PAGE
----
The same could be said for me, I suppose… where’d I go? I have been reading; in fact, I have a huge backlog of reviews to write, but ya know, it’s summer, and who wants to be sitting at a computer, typing away? Not me, I guess.
Anyway, here is the first of my backlog of reviews, and it’s going to be the haziest, because I actually finished this book several weeks ago.
My initial thought was that it was similar to Big Little Lies in that it shows multiple perspectives of the same event, and how people’s perceptions of others can cloud their future actions. Told mostly through Bernadette’s daughter, 15-year-old Bee, and also some emails and other documents sent from other major and minor characters in the story, the reader is shown a glimpse of a woman (the titular Bernadette), a once-brilliant architect, who is suffering from a state of mental anguish. As the story unfolds, we find out about the incident which ended her career, and how that continues to impact her life in present day.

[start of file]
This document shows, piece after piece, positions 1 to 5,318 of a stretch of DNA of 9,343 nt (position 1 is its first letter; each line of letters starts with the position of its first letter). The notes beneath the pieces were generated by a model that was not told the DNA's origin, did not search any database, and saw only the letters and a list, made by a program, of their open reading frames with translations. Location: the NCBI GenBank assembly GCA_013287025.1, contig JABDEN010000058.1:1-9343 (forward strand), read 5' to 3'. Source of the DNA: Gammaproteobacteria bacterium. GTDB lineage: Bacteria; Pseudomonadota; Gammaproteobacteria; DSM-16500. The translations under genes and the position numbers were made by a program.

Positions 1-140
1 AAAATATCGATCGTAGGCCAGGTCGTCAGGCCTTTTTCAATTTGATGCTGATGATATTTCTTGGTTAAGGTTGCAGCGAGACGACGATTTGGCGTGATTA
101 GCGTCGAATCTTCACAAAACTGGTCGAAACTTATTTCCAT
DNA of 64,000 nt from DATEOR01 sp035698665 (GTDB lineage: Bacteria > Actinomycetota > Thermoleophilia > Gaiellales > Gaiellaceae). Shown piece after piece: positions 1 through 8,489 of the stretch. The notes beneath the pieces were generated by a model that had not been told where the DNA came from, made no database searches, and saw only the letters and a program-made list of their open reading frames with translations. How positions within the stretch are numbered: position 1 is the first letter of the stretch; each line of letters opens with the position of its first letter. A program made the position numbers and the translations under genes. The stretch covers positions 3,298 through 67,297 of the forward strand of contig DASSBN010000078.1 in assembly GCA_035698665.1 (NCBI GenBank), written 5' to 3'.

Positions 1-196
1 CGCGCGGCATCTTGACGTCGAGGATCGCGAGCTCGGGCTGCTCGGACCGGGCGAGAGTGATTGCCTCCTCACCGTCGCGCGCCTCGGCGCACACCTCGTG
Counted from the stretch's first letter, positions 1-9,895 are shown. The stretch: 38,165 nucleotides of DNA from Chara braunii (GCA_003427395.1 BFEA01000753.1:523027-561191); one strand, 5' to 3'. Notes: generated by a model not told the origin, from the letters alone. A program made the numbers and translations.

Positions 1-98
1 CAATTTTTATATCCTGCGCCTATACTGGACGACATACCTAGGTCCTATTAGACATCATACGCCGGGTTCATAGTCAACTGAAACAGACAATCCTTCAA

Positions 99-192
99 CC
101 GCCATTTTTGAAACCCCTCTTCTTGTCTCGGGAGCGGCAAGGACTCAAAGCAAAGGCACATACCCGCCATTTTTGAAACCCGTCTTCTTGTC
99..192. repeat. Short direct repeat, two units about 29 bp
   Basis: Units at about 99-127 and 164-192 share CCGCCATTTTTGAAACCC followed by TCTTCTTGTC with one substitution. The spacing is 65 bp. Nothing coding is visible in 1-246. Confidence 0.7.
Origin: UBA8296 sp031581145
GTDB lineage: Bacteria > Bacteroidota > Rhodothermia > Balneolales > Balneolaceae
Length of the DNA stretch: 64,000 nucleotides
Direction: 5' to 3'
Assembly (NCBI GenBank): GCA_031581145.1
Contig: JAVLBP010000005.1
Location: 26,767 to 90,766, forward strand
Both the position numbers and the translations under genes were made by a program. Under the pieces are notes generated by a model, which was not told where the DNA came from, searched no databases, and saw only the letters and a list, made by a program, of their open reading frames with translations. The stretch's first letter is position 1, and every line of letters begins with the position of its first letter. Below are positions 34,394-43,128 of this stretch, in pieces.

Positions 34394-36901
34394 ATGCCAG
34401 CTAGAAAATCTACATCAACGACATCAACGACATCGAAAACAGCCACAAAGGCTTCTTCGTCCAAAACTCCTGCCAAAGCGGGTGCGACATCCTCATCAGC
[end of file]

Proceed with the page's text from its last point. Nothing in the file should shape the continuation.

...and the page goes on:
As seems kind of obvious in the title, Bernadette physically disappears in the novel, and her daughter puts together clues to find her. But her mother also had “disappeared” mentally prior to her running away.
Oh, did I mention how funny this book is? You wouldn’t think it, given the subject matter I’ve described above, but the writer tells this story in an amusing fashion. I found myself getting through the material very quickly because of both the humor and the interesting way the book is structured.
I’d give this one high marks and suggest you give it a shot, especially if you read or watched Big Little Lies.